Where has Vic Falls gone? 'Nearly half' has dried up
Harare - Low water levels aren't just a problem in Zimbabwe's Lake Kariba - nearly half of the mighty Victoria Falls appears to have dried up, locals say.
Spectacular photos taken recently from the air show an almost dry gorge on the Zambian side.
Tourists are being urged to visit the Zimbabwean side of the falls, where they'll get better views.
Jonathan Hudson, the general manager of Victoria Falls Safari Lodge on the Zimbabwean side, told News24 that he believed water levels at the falls last dropped this low in 1992 in the middle of a devastating drought.
“I know there’s no water from Livingstone Island through to the Zambian side, which is sort of halfway across [the Falls]. At this time of the year often there’s no water on the Zambian side,” Hudson said in a phone interview at the weekend.
"For the past couple of years it’s been like that because of the weather. Often that last third of the Falls on the right-hand side dries up." Hudson said the scarcity of rain in the last season had been "shocking".
While sightseers may be disappointed by Victoria Falls’ world-famous curtain of water being cut in two, thrill seekers won’t be.
Local tour operator Wild Horizons says low water in the Zambezi “means higher thrill levels” for white-water rafters.
"As the water level drops, so the river follows the contours of the river bed more closely and the white water starts to really boil and crash through the gorge," the group said in a blog post last month on its website.
"There is still good viewing from the Zimbabwean side but we expect water levels to continue to drop in the following months," Wild Horizons said.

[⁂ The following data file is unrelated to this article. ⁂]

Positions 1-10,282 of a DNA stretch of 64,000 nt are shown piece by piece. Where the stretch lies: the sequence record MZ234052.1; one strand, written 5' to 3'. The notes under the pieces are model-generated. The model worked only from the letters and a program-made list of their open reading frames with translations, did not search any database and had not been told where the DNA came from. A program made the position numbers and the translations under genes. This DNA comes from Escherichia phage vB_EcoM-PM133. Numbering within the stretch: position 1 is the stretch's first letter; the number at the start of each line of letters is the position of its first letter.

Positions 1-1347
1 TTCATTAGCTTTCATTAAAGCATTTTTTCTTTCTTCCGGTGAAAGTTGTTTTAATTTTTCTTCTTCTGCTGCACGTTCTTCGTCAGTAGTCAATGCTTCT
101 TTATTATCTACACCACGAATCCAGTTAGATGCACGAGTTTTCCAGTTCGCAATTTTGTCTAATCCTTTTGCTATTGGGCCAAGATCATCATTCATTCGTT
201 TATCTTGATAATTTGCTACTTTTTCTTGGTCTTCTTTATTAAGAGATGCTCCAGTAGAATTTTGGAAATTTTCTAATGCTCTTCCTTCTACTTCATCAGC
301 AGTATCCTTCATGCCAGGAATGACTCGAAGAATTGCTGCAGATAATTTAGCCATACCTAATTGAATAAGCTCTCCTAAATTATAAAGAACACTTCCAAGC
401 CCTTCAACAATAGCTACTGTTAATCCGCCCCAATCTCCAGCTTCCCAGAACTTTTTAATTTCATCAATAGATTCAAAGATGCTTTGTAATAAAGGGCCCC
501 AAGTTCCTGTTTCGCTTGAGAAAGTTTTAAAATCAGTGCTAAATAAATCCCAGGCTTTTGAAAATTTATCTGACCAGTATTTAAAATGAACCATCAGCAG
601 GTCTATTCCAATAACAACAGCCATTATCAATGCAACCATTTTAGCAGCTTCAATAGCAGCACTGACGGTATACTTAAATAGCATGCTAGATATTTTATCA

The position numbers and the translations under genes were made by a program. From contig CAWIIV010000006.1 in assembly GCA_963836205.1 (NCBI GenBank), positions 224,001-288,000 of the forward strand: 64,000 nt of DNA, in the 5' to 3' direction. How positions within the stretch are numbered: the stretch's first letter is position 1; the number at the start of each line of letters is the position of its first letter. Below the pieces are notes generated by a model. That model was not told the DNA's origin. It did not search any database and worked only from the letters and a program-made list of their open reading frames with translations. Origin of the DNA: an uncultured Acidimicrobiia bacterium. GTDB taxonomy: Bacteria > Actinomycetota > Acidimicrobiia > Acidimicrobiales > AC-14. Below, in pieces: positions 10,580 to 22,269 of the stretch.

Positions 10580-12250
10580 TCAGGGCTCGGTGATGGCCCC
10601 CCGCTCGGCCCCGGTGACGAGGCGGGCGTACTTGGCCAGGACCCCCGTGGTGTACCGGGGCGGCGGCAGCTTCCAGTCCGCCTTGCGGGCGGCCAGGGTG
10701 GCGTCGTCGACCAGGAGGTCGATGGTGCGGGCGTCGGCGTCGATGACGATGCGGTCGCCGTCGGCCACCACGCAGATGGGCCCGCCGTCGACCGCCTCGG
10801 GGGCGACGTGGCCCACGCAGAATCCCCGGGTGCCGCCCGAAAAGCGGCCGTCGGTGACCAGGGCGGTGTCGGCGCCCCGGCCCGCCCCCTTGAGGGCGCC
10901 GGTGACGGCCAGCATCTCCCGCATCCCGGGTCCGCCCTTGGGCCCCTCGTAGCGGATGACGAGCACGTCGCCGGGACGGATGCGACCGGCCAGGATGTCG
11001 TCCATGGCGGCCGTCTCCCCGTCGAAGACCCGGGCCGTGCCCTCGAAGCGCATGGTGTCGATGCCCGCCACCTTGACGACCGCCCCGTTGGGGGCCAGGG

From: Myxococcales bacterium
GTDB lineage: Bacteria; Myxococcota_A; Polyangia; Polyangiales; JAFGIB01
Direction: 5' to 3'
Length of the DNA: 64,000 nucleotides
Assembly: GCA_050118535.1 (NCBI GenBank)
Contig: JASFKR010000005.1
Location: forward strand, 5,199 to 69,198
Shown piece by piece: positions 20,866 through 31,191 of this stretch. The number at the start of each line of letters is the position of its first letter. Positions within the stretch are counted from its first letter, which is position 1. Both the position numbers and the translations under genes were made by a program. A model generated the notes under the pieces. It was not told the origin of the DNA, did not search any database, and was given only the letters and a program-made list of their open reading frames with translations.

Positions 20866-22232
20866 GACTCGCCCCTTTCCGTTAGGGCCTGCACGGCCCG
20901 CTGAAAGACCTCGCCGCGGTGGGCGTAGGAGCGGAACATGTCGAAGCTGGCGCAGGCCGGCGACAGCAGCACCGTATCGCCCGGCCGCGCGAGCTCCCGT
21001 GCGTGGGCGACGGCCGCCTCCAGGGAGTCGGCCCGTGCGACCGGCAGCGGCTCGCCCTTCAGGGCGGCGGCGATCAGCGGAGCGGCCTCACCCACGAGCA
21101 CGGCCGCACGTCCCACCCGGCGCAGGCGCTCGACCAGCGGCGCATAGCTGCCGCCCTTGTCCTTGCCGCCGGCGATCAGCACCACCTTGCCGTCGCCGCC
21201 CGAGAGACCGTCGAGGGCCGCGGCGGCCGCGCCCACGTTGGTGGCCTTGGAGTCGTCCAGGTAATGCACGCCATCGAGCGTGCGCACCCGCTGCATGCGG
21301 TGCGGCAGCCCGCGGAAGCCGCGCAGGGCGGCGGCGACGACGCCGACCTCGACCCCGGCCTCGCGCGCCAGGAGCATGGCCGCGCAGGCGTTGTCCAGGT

Poor rainfall is being partly blamed for the low water levels in Lake Kariba, more than 500km away. The drop threatens power generation.
Zimbabwean opposition politician and MP Eddie Cross raised concern in July about the levels of water in the Zambezi River, which feeds into both Victoria Falls and Kariba.
He said it is “substantially true” that poor rains are behind the low water levels at Victoria Falls but he thinks the low population of hippos in floodplains in Zambia and Namibia might also play a part.
Cross said the hippos used to clear a way through channels in floodplains so that water drains back into the river in May and June.
"I am very concerned that the hippo population in these vast floodplains is being shot out for food... I think the drainage channels from these floodplains back into the Zambezi might be becoming overgrown and blocked.
"And if that happens, then instead of the water flowing back into the Zambezi when the river flow drops, it remains in these vast swampy areas and becomes just stagnant water," he said.
"Whatever the reason is we've got a very low level of water at the Falls," he said. "[And] we’re two months away from running out of water at Kariba for power generation."